"Evangelization, Not Legislation": Christian Fundamentalism, the Briercrest Bible Institute, and the Politics of the Great Depression

By Brown, Nolan | Manitoba History, Summer 2017 | Go to article overview

"Evangelization, Not Legislation": Christian Fundamentalism, the Briercrest Bible Institute, and the Politics of the Great Depression


Brown, Nolan, Manitoba History


During the exceptionally dry and hot summer of 1933, Sinclair Whittaker, the Conservative member of the Saskatchewan Legislative Assembly for Moose Jaw County, called a series of meetings with his constituents. In the grip of the Great Depression, over 90% of the population of Moose Jaw County was on some form of relief. (1) As crop failures and farm foreclosures became the norm, thousands of people abandoned the region for the parkland in the north of the province or better prospects in other areas of Canada. Whittaker, however, claimed that he had found a solution to their problems. The panacea did not include "some social legislation" or a radical shift in economic policy, as the Cooperative Commonwealth Federation (CCF) had recently proposed in its "Regina Manifesto." Instead, Whittaker told the crowd that he underwent a spiritual experience that "changed his outlook on life." The solution to their problems was "the salvation offered by Christ in the Bible." (2)

No record exists as to how Whittaker's constituents responded to his "solution," but it speaks to the larger phenomenon of the intersection of religion and politics as a result of the "dirty thirties." At its base were two diametrically opposed philosophies--the "social gospel" and premillennial fundamentalism. Social gospellers formed the core of a liberalized Christianity which abandoned the 19th-century focus on individual salvation in favour of societal reform. The movement sought to maintain Christianity's relevance by joining with the state to deal with social problems. (3) The social gospel, Richard Allen explains, "rested on the premise that Christianity was a social religion." It was a call to "realize the Kingdom of God in the very fabric of society." (4) Fundamentalists opposed this shift. The ills in modern society were a product of sin, not the disparity inherent within capitalism. Premillennialism's focus on Christ's imminent return resulted in a worldview wherein the Depression became part of God's punishment for a modern and decadent society. They believed that the end times were near and society was doomed. (5) With little time left before Christ's return and the final judgement, fundamentalists spent the Depression focused on saving as many souls as possible. (6)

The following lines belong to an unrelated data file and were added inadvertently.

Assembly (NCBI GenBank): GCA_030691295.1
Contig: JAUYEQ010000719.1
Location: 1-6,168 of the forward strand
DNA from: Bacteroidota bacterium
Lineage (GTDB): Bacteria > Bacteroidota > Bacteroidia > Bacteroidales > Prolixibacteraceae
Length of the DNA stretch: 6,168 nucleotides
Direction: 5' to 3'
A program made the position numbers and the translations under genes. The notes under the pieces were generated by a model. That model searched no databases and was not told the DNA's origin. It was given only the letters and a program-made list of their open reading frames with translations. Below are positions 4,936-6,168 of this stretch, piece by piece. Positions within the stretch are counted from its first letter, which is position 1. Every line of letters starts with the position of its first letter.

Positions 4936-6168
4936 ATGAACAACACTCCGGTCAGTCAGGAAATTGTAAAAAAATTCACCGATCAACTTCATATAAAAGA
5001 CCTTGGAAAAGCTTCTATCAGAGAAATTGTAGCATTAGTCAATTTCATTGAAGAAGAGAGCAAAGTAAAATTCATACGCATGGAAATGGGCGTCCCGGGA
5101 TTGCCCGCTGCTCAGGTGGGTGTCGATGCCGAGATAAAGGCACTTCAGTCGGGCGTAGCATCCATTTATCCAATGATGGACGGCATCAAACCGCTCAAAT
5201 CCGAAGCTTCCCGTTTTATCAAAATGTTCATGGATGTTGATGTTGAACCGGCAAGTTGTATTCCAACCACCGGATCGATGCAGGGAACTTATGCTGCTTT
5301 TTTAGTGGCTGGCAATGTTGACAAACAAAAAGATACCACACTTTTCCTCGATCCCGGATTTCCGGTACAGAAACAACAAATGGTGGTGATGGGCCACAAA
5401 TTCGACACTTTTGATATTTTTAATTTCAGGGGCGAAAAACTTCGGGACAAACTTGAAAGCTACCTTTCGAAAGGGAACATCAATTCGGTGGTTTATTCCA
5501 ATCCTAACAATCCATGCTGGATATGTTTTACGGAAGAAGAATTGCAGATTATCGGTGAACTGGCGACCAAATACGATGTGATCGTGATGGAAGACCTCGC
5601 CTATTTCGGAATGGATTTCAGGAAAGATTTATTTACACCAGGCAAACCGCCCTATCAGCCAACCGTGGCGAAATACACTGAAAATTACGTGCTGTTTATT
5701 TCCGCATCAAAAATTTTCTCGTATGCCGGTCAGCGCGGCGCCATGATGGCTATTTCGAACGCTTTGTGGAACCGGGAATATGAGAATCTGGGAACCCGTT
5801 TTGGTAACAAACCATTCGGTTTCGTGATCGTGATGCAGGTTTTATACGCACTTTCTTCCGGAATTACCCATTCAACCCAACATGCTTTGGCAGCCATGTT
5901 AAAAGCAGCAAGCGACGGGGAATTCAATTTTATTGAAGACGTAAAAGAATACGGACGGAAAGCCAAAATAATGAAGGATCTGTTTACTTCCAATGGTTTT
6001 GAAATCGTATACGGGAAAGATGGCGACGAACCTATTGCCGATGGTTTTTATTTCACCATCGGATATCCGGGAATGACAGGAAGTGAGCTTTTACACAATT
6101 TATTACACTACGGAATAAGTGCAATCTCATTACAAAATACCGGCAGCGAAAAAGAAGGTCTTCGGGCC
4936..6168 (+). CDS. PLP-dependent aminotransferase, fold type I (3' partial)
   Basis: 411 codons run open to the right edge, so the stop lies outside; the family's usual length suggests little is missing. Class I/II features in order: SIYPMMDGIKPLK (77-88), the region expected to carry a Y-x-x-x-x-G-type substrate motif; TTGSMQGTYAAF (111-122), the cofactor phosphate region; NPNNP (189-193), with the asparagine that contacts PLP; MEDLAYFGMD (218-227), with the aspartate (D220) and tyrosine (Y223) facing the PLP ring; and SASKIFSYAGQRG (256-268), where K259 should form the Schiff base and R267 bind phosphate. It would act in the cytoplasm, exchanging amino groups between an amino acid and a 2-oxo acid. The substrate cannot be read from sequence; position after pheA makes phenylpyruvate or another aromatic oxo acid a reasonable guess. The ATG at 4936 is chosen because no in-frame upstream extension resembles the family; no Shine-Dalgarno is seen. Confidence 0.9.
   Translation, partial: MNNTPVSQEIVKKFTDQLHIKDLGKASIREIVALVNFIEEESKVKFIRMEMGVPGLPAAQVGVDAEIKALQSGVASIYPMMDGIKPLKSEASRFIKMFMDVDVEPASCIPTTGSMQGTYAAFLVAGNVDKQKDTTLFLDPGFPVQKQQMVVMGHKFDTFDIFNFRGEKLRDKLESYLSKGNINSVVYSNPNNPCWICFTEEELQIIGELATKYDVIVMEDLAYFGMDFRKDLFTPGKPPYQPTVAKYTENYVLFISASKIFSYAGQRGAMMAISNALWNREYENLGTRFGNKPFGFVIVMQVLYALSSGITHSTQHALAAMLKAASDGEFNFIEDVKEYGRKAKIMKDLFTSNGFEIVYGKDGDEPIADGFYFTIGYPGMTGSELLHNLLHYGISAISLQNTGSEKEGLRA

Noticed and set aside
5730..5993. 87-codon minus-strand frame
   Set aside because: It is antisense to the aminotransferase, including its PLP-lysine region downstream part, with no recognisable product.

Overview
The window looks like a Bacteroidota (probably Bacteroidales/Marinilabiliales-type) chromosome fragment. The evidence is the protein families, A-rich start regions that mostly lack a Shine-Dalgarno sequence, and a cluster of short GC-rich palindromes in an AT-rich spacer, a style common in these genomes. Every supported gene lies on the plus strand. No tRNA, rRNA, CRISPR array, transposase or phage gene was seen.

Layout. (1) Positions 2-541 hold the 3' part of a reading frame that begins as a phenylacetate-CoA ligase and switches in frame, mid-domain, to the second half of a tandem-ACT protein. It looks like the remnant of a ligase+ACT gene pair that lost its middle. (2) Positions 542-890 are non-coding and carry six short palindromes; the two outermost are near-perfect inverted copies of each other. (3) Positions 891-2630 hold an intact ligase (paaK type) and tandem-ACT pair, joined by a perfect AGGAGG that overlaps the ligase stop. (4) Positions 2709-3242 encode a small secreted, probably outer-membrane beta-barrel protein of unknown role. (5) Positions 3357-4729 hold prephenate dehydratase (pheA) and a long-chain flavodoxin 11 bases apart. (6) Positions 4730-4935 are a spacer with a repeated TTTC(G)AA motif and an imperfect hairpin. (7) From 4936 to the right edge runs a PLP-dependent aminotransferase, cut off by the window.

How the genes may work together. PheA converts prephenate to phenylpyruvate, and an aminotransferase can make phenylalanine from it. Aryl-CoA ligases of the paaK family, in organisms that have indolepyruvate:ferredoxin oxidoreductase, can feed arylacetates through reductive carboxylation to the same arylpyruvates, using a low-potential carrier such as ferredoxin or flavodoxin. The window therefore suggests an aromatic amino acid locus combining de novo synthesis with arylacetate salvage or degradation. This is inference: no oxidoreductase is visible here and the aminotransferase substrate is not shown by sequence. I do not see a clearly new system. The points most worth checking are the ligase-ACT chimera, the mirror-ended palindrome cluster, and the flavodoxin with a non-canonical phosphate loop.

These Christian theologies are at the centre of our understanding of Alberta and Saskatchewan's different political responses to the Depression. In Alberta, historians emphasize William Aberhart's background as a fundamentalist preacher and radio minister as a central element in the rise of Social Credit. John Irving, for example, describes Aberhart's partisanship as being "continuous with the religious and educational activities" of his fundamentalist ministry. Social Credit was "an extension of an already well-established fundamentalist and prophetic movement." (7) Aberhart used his popularity as a religious leader to convince the people of Alberta to vote for an unconventional economic system. As Gerald Friesen explains: "Aberhart was... a respected sincere educator and religious leader. If he saw a way out of the economic morass and could associate this plan with biblical prophecy, then he offered hope to thousands who had little else left." (8) Aberhart's conception of the Depression was predicated on his belief that it was a sign of Christ's imminent return. Clark Banack argues that Aberhart's decision to enter politics was not the result of a desire to "save the world," as was the case with many social gospellers, but an evangelical crusade to "save souls." (9) Aberhart believed that poverty and economic turmoil created a barrier between people and their salvation. Social Credit's economic and political reforms, therefore, attempted to lift people out of poverty and offer them the freedom necessary to create a personal relationship with God before judgement day. (10) While historians have argued that some of Social Credit's programs--including employment insurance and universal healthcare--demonstrate the party's initial left-leaning stance, the ultimate purpose behind these reforms were decidedly conservative. …

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